1.   Streamlining business permitting and eliminating burdensome rules and regulations
2.   Providing tax relief and reform for Florida’s working families and businesses
3.   Reforming Florida’s unemployment system to create a reemployment system
4.   Restoring accountability and credibility to Florida’s Workforce Boards
5.   Prioritizing vital transportation projects to facilitate economic development opportunities
6.   Offering stability to Florida businesses by balancing the budget without raising taxes
7.   Prioritizing science, technology, engineering and mathematics in education

Let me run through them, one by one:

First up, Streamlining Business Permitting & Eliminating Burdensome Rules and Regulation

With the help of the Governor’s Office of Fiscal Accountability and Regulatory Reform, our state agencies have identified more than 1,000 rules for repeal.  The rules were identified by a thorough review of existing agency rules ordered I ordered on my first day in office. The repeal process has already begun, and many overly burdensome, unnecessary or duplicative regulations have been repealed.

More repeals are scheduled, with plans to expedite many of the repeals through proposed legislation in the 2012 session.  In addition, agencies identified approximately 1,500 rule revisions that can be made to reduce overly burdensome, unnecessary or duplicative regulations.  The Office of Fiscal Accountability and Regulatory Reform also receives input from the public and works with agencies to identify other possible amendments that could reduce the regulatory burden placed on Florida businesses.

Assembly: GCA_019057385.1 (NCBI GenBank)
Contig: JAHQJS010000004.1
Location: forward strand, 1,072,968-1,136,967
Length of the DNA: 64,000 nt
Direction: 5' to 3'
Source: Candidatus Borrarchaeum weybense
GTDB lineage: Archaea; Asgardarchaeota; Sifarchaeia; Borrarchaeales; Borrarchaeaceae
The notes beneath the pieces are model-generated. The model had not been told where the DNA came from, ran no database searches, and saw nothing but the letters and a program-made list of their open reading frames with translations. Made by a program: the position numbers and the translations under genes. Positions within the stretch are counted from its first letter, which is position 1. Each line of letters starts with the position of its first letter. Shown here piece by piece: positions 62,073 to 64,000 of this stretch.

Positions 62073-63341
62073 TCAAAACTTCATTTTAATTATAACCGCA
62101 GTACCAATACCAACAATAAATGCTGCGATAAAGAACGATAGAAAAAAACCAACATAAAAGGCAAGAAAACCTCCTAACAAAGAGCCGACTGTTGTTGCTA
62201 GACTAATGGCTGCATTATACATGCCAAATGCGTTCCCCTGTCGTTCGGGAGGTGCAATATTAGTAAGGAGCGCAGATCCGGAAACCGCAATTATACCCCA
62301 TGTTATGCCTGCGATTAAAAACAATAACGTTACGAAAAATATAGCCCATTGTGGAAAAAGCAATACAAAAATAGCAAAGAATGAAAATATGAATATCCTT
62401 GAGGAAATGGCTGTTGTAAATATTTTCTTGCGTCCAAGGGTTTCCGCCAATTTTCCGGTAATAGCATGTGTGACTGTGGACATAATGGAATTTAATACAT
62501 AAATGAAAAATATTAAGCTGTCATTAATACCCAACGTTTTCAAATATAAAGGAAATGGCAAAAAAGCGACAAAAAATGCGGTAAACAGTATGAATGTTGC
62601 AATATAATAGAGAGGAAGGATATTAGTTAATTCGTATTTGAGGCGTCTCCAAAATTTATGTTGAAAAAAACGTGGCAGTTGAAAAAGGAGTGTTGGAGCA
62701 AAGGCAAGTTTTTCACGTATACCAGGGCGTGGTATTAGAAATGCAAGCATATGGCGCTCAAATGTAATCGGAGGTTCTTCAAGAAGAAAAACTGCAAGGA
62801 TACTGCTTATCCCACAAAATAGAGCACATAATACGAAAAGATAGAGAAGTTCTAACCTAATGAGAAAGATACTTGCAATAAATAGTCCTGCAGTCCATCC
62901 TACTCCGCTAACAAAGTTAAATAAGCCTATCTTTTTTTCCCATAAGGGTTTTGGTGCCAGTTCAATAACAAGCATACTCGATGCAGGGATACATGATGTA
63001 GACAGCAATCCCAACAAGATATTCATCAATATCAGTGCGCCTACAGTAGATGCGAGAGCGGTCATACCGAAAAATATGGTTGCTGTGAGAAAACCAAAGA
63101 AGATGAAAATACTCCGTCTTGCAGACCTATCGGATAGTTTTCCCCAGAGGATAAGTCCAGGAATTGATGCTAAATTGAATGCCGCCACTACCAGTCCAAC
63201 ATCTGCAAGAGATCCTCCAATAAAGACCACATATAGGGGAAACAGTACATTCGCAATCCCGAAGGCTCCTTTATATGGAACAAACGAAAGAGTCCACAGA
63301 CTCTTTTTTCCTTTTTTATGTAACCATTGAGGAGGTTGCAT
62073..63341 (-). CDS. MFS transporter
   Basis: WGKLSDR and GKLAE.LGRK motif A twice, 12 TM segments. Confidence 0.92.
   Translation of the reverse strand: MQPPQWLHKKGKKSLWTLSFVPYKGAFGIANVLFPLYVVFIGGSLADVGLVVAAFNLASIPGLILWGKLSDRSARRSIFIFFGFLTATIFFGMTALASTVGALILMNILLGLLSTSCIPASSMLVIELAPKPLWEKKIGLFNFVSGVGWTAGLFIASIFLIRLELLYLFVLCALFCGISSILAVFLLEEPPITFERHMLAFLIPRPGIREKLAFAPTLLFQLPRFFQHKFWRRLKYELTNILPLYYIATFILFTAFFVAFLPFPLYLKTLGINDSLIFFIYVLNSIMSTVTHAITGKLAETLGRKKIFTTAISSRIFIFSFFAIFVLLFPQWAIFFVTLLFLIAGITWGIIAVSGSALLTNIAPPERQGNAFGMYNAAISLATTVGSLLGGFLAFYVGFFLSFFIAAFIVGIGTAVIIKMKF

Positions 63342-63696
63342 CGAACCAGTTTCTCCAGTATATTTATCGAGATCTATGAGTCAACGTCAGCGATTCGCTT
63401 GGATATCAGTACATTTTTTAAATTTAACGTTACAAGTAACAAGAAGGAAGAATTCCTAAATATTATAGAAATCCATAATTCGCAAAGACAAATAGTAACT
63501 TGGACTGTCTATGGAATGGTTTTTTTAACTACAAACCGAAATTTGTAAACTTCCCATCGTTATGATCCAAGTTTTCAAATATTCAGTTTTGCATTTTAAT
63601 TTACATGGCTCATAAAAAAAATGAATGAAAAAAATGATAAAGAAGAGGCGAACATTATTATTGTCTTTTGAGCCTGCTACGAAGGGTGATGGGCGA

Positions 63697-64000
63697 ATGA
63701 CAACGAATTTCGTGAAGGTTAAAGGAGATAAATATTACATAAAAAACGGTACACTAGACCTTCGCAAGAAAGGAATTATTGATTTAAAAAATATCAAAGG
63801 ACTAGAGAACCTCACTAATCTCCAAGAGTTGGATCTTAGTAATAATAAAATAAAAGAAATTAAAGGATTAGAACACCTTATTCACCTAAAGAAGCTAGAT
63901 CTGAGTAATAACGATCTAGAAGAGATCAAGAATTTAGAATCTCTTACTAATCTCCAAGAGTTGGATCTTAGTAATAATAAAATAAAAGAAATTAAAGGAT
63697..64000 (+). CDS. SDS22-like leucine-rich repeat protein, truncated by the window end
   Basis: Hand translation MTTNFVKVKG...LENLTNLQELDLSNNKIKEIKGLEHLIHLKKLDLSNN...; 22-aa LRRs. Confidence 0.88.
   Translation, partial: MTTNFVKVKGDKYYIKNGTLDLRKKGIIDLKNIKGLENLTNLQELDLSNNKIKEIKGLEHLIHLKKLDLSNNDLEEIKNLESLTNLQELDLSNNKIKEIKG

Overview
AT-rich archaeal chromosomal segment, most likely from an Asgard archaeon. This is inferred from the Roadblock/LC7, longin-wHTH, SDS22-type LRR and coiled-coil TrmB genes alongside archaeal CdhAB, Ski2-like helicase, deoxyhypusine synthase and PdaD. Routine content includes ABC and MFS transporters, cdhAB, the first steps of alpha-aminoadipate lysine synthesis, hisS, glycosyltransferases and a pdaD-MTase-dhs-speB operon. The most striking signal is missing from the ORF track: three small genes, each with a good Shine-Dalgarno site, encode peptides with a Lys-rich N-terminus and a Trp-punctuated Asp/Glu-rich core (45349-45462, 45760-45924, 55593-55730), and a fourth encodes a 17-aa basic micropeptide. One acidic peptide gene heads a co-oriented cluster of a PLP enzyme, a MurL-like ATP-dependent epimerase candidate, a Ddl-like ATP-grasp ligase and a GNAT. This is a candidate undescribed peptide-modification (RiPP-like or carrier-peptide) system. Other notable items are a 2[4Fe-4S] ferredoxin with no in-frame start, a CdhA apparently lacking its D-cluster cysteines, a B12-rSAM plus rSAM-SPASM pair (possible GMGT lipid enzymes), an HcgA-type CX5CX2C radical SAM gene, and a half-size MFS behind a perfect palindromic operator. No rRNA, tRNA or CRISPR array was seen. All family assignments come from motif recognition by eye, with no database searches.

Additionally, my office will work with the Government Efficiency Task Force to begin the process of establishing temporary business permits so entrepreneurs can open their doors earlier, and employ Floridians faster. Combined with a one-stop business registration effort already underway, Florida will continue to identify burdensome permits and licenses and begin to set specific time reduction targets for application and issuance processes. This plan will create an environment in Florida that will allow businesses to operate with fewer unnecessary regulations and to begin hiring faster by giving them an opportunity to open their doors faster with a reasonable period in which to achieve compliance.

Second, I want to Provide Tax Relief & Reform for Florida’s Working Families & Businesses

As businesses struggle with questions such as when and where to open, or if they should relocate or expand, their decisions largely depend on the tax structure of the locations under consideration.  One of the most important things Florida can do to attract businesses, and in turn jobs, is to create a tax environment that welcomes business growth and encourages investment in our state.

Last year, by passing an exemption for businesses that owe up to $25,000 in corporate income taxes, we were able to eliminate nearly half of all the companies obligated to pay the tax. To continue to fulfill my promise to eliminate the corporate income tax in seven years, I am further proposing to reduce the number of remaining companies required to pay this tax by twenty-five percent.  We’ll do it by increasing the corporate income tax exemption from $25,000 to $50,000.  The eventual elimination of the corporate income tax will eliminate a major barrier preventing Florida from attracting future Fortune 100, Fortune 500 and other growing companies that can get our residents back to work.